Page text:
A: The simple answer is no, not at all. The majority of patients do not require surgical treatment for disk herniation. While the pain and numbness some patients experience with herniated disks (often referred to as HNPs) warrant invasive treatment including surgery, patients with “only” pain and numbness may allow those symptoms to be their guide in considering treatment options.
Muscle weakness due to acute or subacute nerve impingement is a relative indication for surgery. Some studies indicate that strength is more likely to improve if the impingement is relieved within the first three to four months of onset. Surgical treatment is urgent and mandatory only in a condition called cauda equine syndrome (CES). CES occurs with marked nerve impingement and involves bowel and bladder impairment. Treatment options for HNPs include time, rest, activity restrictions, medications, epidural steroid injections and surgery. The vast majority of HNP patients treated surgically undergo a partial discectomy (removing the herniated portion of the disk) rather than a fusion, which is a much greater surgery in which the vertebrae are made to grow together by placing bone graft and metal implants, in addition to relieving nerve pressure.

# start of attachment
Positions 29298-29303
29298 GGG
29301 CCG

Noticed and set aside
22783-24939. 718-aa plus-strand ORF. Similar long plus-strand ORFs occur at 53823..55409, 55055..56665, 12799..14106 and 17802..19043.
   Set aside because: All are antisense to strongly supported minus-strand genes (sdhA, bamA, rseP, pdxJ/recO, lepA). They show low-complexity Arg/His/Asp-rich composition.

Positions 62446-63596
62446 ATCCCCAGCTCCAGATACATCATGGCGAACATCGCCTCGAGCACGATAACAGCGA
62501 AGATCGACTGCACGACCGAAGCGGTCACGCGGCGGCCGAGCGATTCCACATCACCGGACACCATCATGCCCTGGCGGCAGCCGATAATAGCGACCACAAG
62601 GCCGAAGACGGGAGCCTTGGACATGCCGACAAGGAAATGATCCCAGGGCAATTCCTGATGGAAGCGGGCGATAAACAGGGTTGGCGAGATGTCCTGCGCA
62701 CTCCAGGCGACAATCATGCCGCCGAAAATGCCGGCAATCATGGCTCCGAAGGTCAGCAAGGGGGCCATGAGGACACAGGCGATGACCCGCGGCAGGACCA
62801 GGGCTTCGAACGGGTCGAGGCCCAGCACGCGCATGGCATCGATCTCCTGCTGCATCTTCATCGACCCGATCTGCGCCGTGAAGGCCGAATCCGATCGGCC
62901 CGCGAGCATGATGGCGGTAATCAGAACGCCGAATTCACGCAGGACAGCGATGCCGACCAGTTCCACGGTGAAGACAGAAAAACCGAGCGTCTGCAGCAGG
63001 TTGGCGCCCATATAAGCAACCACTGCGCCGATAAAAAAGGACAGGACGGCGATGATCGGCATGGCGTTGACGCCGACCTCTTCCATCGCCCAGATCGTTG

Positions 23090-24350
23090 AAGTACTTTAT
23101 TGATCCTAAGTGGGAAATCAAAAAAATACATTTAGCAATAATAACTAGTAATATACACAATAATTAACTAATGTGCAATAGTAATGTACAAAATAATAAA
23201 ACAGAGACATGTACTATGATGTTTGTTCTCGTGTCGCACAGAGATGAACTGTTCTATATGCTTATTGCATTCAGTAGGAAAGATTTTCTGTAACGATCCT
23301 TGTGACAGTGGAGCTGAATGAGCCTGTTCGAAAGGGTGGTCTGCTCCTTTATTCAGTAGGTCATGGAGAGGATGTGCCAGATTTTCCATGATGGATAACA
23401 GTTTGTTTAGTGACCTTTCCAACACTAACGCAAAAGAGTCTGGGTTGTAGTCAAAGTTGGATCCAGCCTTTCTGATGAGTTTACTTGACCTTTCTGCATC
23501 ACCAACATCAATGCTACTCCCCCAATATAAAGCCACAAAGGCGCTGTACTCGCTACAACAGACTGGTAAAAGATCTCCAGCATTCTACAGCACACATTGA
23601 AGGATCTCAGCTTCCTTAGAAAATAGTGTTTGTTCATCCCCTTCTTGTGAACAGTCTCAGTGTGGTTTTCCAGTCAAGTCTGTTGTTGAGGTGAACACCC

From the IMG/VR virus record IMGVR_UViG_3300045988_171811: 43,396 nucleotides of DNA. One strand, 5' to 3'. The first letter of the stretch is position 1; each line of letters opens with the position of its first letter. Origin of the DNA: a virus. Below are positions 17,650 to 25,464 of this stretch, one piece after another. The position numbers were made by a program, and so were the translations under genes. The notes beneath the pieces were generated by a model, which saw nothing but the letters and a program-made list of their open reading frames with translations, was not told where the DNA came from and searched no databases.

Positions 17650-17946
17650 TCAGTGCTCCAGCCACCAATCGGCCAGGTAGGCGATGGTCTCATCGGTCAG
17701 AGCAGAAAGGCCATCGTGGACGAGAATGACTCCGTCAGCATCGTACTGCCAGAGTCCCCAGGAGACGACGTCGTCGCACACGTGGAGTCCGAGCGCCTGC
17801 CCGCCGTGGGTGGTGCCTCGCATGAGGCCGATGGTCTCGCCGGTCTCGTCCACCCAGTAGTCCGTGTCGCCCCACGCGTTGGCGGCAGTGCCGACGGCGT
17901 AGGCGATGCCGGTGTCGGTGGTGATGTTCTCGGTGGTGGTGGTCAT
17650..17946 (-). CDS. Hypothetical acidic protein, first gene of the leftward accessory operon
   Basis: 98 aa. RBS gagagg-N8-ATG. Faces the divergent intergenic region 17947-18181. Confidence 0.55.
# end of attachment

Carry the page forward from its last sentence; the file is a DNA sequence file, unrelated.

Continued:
Information provided by Dr. Lynn Nelson, Spine Surgeon, Des Moines Orthopaedic Surgeons, 6001 Westown Parkway, West Des Moines, (515) 224-5217.